EVALUATING A WEB-BASED SPOKEN TRANSLATION GAME FOR LEARNING DOMAIN LANGUAGE
We present an innovative multilingual platform, CALL-SLT, for language learning based on a spoken translation game (Wang & Seneff, 2007), intended to help a second language (L2) learner to improve fluency. The system shows the learner sets of meanings presented in a L1 gloss form (for example, ASK-FOR POLITELY 1 BOTTLE WATER for English speakers) that have to be verbalized in the target L2 language. The possible meanings are extracted from a list of example sentences, defined by the teacher. They are organized by situation (e.g., in a restaurant) and can be structured into fine-grained lessons that pick out subsets of sentences based on predefined lexical, syntactic or semantic properties (Rayner et al., 2010a).
The system is based on two components: a grammar-based speech recognizer and an interlingua-based machine translation (MT) system, both developed using the Regulus platform (Rayner et al., 2006). In order to check whether the sentence pronounced by the learner is correct or not, the system first performs speech recognition. The MT system then determines if the recognized sentence corresponds to the meaning of the initial gloss. To do this, it transforms the sentence into the interlingua representation and matches it against the representation of the gloss. Depending on whether matching was successful or not, the level of difficulty for the next example is adjusted up or down. A help button allows the student, at any time, to access a correct sentence in both written and spoken form. A recent evaluation during an open day event for school students at the University of Geneva showed that more than half of the students were positive about the use of the tool for foreign language learning (Rayner et al., 2010b).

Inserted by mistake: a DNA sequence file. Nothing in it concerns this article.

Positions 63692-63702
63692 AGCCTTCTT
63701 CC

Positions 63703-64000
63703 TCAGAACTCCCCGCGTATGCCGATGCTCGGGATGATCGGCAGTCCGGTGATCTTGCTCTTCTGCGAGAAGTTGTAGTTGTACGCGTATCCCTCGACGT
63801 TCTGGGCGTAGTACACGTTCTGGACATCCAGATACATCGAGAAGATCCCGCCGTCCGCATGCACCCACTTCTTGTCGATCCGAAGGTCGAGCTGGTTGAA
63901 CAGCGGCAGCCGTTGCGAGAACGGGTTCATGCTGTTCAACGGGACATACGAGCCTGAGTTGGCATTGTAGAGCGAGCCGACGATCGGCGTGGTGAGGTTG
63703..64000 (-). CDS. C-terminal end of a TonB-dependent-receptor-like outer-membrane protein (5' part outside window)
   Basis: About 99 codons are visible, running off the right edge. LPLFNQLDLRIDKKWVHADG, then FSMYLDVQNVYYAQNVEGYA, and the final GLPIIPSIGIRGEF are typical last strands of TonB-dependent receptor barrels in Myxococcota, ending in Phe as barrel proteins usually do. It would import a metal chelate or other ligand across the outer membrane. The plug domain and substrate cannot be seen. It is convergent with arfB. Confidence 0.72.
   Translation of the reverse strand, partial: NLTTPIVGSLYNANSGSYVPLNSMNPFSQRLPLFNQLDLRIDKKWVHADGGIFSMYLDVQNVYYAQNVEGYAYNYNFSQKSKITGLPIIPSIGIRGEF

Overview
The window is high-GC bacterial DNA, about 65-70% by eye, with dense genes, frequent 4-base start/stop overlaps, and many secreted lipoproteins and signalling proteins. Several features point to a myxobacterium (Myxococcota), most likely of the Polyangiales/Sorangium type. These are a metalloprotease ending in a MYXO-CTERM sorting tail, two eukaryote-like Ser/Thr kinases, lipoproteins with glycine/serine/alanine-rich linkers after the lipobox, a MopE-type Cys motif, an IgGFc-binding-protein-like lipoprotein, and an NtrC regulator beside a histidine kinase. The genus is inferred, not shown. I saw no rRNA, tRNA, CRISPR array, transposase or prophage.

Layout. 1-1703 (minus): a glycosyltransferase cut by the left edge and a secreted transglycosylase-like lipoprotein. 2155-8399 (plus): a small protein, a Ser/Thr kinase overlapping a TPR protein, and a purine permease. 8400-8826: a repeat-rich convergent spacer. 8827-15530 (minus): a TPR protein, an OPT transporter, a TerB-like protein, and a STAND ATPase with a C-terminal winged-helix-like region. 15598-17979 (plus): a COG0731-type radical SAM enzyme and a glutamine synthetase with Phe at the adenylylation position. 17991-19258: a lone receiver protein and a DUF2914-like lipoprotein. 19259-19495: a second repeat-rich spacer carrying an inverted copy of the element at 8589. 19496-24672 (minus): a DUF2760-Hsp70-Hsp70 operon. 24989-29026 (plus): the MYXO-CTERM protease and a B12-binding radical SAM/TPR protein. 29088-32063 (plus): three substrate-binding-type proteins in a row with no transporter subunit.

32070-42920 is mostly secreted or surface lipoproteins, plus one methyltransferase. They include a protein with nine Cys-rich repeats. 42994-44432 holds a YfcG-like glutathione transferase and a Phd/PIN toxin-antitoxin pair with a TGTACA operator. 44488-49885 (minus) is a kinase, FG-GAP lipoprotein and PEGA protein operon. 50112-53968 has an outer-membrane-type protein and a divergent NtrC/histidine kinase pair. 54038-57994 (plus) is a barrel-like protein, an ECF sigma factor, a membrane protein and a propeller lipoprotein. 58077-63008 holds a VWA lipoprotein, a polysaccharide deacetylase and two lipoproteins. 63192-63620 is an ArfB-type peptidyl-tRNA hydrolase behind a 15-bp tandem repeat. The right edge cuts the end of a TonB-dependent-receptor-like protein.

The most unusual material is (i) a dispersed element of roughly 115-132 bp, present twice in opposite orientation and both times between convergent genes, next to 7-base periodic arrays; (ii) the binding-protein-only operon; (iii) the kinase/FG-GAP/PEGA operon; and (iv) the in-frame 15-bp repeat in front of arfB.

The present article describes a more elaborate evaluation exercise carried out with Arabic-speaking students learning French at the University of Al Ain, UAE. The French version of the system contains 21 lessons intended to teach fluency in a restaurant domain. Each of them focuses on a specific speech act (order a dish, book a table, ask for something, pay, ask where something is, etc.), a way of speaking (e.g. using conditional, future, yes-no question, infinitive, etc.) and a grammatical question (e.g. yes-no question, infinitive, numbers, official time). The experiment has been designed to evaluate the system’s efficacy for improving command of the domain language, measured using a knowledge test carried out before and after exposure to CALL-SLT.
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